Therefore we may call that art true art which does not seem to be art; nor must one be more careful of anything than of concealing it, because if it is discovered, this robs a man of all credit and causes him to be held in slight esteem. And I remember having read of certain most excellent orators in ancient times who, among the other things they did, tried to make everyone believe that they had no knowledge whatever of letters; and, dissembling their knowledge, they made their orations appear to be composed in the simplest manner and according to the dictates of nature and truth rather than of effort and art; which fact, had it been known, would have inspired in the minds of the people the fear that they could be duped by it.
So you see how art, or any intense effort, if it is disclosed, deprives everything of grace...."
From Book III, Chapters 4 and 5
". . . I hold that many virtues of the mind are as necessary to a woman as to a man; also, gentle birth; to avoid affectation, to be naturally graceful in all her actions, to be mannerly, clever, prudent, not arrogant, not envious, not slanderous, not vain, not contentious, not inept, to know how to gain and hold the favor of her mistress and of all others, to perform well and gracefully the exercises that are suitable for women. And I do think that beauty is more necessary to her than to the Courtier, for truly that woman lacks much who lacks beauty.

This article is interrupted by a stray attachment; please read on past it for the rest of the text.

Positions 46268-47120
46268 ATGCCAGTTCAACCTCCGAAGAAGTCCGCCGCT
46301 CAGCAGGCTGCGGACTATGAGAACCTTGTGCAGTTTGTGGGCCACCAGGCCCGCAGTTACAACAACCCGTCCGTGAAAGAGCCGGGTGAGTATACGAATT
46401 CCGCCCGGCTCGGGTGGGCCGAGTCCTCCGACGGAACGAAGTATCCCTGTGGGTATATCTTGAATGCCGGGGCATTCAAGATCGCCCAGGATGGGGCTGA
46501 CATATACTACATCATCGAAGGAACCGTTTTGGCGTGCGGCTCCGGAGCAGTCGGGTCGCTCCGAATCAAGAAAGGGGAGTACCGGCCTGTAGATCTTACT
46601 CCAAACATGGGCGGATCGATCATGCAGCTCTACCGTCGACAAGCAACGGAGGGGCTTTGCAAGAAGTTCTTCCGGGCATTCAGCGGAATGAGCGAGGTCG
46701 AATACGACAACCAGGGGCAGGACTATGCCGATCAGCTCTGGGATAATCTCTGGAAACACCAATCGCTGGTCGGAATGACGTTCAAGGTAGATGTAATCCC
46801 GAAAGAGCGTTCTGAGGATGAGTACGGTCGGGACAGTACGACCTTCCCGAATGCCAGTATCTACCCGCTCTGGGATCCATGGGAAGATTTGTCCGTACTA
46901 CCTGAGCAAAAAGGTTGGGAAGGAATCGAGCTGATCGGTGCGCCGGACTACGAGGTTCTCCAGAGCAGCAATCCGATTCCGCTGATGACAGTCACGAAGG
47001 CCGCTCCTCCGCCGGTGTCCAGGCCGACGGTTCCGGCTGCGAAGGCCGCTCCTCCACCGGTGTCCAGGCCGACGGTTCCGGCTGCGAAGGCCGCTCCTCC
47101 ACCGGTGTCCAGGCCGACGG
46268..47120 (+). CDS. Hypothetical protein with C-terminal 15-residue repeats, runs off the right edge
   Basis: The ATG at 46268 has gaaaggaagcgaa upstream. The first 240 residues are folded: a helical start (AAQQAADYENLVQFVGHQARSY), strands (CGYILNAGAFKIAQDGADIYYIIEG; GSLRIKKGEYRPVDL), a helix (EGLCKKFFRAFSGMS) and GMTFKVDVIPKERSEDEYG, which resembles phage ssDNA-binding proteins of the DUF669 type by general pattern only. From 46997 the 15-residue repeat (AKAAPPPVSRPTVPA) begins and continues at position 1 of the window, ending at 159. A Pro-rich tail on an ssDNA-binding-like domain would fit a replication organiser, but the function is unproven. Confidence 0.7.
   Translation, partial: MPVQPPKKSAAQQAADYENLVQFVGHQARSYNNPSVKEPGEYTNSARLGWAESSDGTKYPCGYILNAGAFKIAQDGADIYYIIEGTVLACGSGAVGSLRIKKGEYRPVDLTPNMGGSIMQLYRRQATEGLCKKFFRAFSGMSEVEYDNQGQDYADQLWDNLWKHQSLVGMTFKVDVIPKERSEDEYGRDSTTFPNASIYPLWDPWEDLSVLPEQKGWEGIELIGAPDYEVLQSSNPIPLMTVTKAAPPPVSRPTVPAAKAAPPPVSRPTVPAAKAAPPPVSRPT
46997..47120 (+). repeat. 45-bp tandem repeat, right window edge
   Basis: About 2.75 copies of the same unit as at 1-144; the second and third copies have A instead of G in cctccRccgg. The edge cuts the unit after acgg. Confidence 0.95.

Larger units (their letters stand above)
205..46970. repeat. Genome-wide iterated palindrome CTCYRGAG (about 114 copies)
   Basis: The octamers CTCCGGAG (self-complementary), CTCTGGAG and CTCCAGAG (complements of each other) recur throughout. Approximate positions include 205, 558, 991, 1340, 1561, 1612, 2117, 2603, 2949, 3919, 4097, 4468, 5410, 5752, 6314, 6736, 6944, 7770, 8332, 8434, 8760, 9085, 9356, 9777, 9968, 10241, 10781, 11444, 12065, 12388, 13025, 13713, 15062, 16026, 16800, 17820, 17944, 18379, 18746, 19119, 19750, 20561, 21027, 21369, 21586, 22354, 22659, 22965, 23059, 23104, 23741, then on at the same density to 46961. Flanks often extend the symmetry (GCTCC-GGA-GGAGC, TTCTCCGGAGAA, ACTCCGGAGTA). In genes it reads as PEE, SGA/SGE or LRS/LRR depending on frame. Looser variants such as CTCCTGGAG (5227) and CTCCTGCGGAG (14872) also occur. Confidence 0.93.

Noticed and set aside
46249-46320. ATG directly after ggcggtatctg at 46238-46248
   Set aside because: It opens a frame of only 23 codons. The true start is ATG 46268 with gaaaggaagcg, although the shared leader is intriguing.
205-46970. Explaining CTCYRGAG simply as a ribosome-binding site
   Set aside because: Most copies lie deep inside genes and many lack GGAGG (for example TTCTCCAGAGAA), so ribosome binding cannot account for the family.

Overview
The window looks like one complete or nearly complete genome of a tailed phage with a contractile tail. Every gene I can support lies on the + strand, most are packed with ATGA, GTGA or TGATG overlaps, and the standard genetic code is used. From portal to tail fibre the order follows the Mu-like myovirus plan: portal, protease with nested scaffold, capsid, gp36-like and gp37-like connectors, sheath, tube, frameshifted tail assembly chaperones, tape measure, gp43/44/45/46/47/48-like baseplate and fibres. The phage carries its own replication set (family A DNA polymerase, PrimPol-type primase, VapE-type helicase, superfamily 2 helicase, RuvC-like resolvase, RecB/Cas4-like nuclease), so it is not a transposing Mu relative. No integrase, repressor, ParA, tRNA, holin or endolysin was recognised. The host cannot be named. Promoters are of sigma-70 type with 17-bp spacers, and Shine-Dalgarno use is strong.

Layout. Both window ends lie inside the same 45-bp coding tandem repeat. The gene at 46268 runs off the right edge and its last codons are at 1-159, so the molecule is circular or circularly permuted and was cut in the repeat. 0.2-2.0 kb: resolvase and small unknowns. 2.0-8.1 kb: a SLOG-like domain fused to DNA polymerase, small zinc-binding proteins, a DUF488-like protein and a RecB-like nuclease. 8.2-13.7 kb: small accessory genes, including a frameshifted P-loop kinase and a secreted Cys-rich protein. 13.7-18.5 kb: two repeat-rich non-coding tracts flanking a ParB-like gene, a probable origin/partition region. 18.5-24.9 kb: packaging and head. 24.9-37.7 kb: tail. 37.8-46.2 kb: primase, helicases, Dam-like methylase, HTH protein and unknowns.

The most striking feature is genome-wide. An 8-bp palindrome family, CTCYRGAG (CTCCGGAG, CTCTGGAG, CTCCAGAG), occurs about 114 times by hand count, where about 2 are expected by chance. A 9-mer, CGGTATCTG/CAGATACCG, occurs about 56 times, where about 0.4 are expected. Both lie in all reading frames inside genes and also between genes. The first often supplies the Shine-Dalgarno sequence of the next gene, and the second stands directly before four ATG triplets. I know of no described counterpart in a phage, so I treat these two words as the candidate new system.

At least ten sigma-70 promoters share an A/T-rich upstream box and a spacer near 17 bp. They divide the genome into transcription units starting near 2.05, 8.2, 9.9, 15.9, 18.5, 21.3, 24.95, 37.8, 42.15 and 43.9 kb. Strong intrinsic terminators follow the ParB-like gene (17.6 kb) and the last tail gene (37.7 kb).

. . . . . . . . . . . . . . . . . . . . . . . . . . . .
"Leaving aside, then, those virtues of the mind which she is to have in common with the Courtier (such as prudence, magnanimity, continence, and many others), as well as those qualities that befit all (such as kindness, discretion, ability to manage her husband's property and house and children, if she is married, and all qualities that are requisite in a good mother), I say that, in my opinion, in a Lady who lives at court a certain pleasing affability is becoming above all else, whereby she will be able to entertain graciously every kind of man with agreeable and comely conversation suited to the time and place and to the station of the person with whom she speaks, joining to serene and modest manners, and to that comeliness that ought to inform all her actions, a quick vivacity of spirit whereby she will show herself a stranger to all boorishness; but with such a kind manner as to cause her to be thought no less chaste, prudent, and gentle than she is agreeable, witty, and discreet ...."
- How is the "truest" art defined here? Why should one want to disguise the effort it takes to do something well?
- Castiglione devotes the third book of The Courtier to "the woman question," in an extended debate on the moral, social, and political status of women that ranges from the most enlightened to the most repressive points of view. How does the view of women expressed here compare with those expressed in Petrarchan sonnets?
- Do you agree that it is more important for a woman to be physically attractive than for a man?
- Why should it be more important for a woman than for a man to be pleasant to every sort of person?
(1) Not surprisingly, amoung their many other accomplishments, Machiavelli and Castiglione each wrote a play, the literary form which literally and most fully dramatized the complex Renaissance view of the interrelationship of life and art.